Sean A. Adams, ‘Fables in Philo of Alexandria: λόγος, μῦθος, and παραβολή,’ in Albertina Oegema, Jonathan Pater, and Martijn Stoutjesdijk (eds), Overcoming Dichotomies. Parables, Fables, and Similes in the Graeco-Roman World. Wissenschaftliche Untersuchungen zum Neuen Testament 1. 483: Mohr Siebeck, Tübingen, 2022, pp. 169-90.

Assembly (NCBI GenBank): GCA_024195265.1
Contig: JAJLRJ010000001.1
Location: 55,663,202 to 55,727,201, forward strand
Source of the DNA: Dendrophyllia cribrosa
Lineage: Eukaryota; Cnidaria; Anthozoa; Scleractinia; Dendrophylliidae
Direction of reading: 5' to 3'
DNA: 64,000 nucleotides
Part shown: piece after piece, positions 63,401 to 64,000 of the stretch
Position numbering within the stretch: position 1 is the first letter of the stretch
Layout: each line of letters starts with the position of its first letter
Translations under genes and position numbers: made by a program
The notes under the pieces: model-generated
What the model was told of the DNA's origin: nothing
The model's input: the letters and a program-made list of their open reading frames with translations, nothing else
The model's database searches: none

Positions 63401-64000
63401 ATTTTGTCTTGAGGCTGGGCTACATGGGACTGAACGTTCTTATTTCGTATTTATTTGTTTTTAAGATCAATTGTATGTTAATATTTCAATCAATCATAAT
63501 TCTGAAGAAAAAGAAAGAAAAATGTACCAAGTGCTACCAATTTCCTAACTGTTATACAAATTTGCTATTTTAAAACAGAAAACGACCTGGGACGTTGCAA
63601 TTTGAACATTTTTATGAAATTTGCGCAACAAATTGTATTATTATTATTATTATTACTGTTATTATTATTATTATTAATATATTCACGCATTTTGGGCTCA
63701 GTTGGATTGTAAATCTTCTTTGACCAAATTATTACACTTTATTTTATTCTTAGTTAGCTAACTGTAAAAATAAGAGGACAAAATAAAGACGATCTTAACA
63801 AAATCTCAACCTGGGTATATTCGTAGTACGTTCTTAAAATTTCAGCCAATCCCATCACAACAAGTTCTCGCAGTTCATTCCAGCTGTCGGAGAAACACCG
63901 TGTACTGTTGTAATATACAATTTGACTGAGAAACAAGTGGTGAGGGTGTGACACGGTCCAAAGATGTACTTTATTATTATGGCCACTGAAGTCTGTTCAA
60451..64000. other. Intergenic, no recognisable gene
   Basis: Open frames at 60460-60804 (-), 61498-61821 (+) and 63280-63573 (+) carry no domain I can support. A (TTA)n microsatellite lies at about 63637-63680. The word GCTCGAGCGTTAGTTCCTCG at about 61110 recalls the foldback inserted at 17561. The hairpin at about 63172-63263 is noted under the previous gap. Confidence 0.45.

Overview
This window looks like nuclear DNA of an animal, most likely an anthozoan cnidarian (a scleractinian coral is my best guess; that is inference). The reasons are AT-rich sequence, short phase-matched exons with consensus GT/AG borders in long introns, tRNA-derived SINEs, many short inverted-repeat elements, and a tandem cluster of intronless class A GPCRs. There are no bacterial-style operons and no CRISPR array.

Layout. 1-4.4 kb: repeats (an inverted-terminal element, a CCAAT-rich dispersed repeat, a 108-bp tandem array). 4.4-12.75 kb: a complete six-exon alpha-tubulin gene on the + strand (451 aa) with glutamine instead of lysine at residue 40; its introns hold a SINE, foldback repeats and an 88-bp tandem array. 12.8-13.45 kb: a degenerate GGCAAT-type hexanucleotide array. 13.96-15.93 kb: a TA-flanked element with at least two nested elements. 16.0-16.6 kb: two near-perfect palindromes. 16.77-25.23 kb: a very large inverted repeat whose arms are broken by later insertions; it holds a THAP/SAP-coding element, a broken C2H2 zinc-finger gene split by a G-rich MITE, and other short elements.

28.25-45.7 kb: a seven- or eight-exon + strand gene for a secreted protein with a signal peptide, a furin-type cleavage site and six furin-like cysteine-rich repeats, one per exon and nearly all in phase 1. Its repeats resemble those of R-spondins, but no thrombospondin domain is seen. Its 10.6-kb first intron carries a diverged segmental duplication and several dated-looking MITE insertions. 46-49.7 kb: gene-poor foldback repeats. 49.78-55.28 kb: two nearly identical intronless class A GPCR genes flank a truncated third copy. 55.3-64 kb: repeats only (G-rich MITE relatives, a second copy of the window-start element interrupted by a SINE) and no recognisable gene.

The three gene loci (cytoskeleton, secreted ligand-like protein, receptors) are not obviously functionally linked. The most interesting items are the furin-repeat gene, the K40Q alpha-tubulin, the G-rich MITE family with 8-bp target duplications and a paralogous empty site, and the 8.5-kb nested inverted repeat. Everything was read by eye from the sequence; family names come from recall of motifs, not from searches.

Abstract: “Philo of Alexandria, although known best for his allegorical interpretation of Scripture, engaged with a wide range of Greek literature. This contribution begins with a discussion of terms associated with ancient parables and fables (λόγος, μῦθος, and παραβολή) with a specific investigation as to how these terms are used by Philo. I will follow this with an evaluation of Philo’s use of fables and fable language within his corpus, arguing that these literary devices provide insight into Philo’s interpretive approach and his educational background. In particular, Philo’s engagement with Greek fabula in Conf. 4–14 provides strong example of how Philo explicitly engaged with fabula and how Philo differentiated biblical stories from their Greek counterparts.”